- City's equities are at lowest relative valuations since SARS
- ``If you take a one- to two-year view, you make money": Baring
Baring Asset Management Ltd. is eyeing Hong Kong stocks at the lowest valuations in more than a decade, betting that the city’s slumping currency make this an unexpectedly good time to buy equities.
The Hong Kong dollar, which is allowed to trade in a range versus the greenback, last week posted its steepest two-day drop since 1992 as investors pulled money out of the city amid concern about China’s economy. The Hang Seng Index sank to a three-year low, and is trading at the cheapest multiple versus global shares since Hong Kong’s outbreak of severe acute respiratory syndrome in 2003. For Baring Asset, the currency’s decline shows that sentiment is at a negative extreme, and purchasing stocks now will ultimately prove a smart decision.
“It’s like 2008, 2010, 2011 -- when you look at the Hong Kong dollar over that period, it also hit those levels," said Khiem Do, head of multi-asset strategy at the fund manager in Hong Kong. “It was very volatile during that period but you did make money after that. You have to take a long-term view."
After the Hong Kong dollar’s slump in May 2010 to a 1 1/2-year low, the Hang Seng Index bottomed within a week and jumped 31 percent to a peak in November of that year. In 2011, the Hang Seng Index bottomed in October, two months after the currency’s trough, then embarked on a 33 percent rally through February 2012. Do’s bullish stance this time contrasts with Core Pacific Yamaichi International Hong Kong Ltd., which sees little chance of outflows from the city’s assets abating, and Linus Yip at First Shanghai Securities Ltd., who expects the weak economic environment to drag stocks lower.
The Hong Kong dollar weakened 0.41 percent last week to HK$7.7950 versus the dollar. The city’s currency trades within a range of HK$7.75-HK$7.85 against the greenback. Its slide is a reflection of money leaving the city’s lackluster stock market and shifting to assets in the U.S. or Japan, said Ronald Wan, chief executive of investment bank Partners Capital International Ltd. The Hang Seng Index tumbled 3.8 percent at the close, while the Hong Kong currency traded as low as HK$7.8243 against the dollar, the weakest since August 2007.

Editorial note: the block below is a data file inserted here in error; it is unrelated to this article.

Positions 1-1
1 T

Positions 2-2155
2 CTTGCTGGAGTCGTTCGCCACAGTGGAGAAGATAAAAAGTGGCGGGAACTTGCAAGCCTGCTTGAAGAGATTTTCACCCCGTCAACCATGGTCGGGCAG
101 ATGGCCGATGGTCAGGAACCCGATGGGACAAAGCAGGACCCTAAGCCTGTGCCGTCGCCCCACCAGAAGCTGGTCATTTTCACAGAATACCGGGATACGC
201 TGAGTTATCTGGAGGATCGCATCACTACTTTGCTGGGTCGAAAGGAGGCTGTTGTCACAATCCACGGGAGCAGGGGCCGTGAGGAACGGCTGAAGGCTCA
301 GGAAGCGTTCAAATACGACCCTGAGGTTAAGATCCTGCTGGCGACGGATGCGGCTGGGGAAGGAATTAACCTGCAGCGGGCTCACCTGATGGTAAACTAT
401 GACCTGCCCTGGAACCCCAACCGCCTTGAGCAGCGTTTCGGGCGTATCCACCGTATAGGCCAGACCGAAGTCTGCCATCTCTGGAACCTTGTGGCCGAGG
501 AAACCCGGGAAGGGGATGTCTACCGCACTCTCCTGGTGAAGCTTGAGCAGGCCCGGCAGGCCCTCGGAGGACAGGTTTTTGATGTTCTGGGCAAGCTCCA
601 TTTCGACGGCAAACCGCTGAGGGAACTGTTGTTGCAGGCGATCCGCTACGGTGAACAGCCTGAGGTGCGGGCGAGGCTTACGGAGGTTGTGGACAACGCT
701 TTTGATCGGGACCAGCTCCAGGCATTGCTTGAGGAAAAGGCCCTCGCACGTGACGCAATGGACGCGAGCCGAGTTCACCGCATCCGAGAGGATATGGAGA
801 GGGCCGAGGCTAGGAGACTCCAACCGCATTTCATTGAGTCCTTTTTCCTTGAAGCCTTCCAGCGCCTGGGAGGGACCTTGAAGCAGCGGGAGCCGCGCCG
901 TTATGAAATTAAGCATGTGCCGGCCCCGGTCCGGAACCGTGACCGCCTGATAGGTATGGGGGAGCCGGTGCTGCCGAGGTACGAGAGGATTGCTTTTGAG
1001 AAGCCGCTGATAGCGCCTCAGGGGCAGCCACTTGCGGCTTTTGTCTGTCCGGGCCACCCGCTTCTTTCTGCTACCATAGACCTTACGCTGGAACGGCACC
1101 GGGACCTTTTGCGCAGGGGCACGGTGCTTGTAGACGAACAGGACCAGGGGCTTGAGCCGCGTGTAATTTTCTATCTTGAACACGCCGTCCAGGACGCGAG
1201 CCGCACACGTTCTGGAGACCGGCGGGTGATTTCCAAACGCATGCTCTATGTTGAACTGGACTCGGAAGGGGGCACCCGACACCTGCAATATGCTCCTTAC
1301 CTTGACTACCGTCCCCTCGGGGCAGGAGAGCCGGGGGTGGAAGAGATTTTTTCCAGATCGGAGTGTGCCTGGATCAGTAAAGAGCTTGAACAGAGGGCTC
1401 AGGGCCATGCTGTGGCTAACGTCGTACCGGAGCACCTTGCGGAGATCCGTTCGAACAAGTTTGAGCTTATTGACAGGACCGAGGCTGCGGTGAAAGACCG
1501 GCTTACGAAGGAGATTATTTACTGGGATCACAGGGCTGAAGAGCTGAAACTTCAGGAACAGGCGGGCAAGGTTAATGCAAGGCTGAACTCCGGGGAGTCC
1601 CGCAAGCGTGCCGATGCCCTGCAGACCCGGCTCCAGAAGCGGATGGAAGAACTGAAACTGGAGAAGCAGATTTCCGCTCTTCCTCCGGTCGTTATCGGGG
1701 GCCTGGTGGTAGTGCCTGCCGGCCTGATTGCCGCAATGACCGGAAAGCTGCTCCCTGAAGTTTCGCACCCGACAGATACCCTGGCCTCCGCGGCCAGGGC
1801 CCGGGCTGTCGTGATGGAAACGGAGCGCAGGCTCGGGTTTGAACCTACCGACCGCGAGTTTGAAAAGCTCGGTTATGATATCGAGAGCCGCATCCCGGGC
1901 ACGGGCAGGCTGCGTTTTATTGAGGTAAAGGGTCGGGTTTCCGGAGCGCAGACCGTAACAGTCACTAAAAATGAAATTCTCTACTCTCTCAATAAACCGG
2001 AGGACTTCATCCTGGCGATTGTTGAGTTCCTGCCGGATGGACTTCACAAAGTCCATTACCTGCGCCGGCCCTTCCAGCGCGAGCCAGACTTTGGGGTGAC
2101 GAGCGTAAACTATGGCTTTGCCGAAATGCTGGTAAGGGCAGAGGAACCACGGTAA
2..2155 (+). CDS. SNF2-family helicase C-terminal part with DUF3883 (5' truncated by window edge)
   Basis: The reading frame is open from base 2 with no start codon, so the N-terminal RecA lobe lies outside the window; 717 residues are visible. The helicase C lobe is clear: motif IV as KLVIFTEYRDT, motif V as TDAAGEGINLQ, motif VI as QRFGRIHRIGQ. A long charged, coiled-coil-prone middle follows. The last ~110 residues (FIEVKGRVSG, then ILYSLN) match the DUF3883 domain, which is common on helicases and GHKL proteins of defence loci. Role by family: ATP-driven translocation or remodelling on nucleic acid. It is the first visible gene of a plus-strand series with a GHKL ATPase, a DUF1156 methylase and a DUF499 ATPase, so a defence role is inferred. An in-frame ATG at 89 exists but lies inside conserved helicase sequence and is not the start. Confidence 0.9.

A rout in mainland stocks and volatility in the yuan, combined with concerns about the economic outlook on both sides of the China-Hong Kong border, dragged the Hang Seng Index 10 percent lower this year through Tuesday. A gauge of Chinese companies took an even bigger hit, falling 13 percent. The Hang Seng Index trades at 9.8 times estimated earnings, 24 percent below its 10-year average and 31 percent less than the multiple on an index of global stocks, data compiled by Bloomberg show.
“It’s a very cheap market right now so one just needs the confidence to return," Baring’s Do said, noting that sentiment still remains weak around the world. “We are looking at number of undervalued companies to add to the portfolio."
It may take time for investor confidence to return because China’s economy is slowing and its equity markets continue to experience problems, said Mikio Kumada, a Hong Kong-based global strategist at LGT Capital Partners. The Shanghai Composite Index slipped back into a bear market last week, falling more than 20 percent from its December high.
A sharp drop in the Hong Kong dollar usually means a stocks outflow cycle is nearing its end, said Kenny Tang, chief executive officer of Jun Yang Securities Co., who expects the Hang Seng Index to reach a bottom soon.
“The index is already down a lot," said Tang. “Although the market is worried, I don’t think funds will flow out too much from the Hong Kong market."
The Hang Seng Index may rise about 25 percent by year-end from Tuesday’s closing level, with Hong Kong’s government likely to roll out stimulus to support growth, according to HSBC Holdings Plc.
“We’ve seen Hong Kong experience this and will be able to ride through it," said Baring’s Do. “When you buy into the time of crisis you have to be prepared to accept the short term volatility. If you take a one- to two-year view, you make money."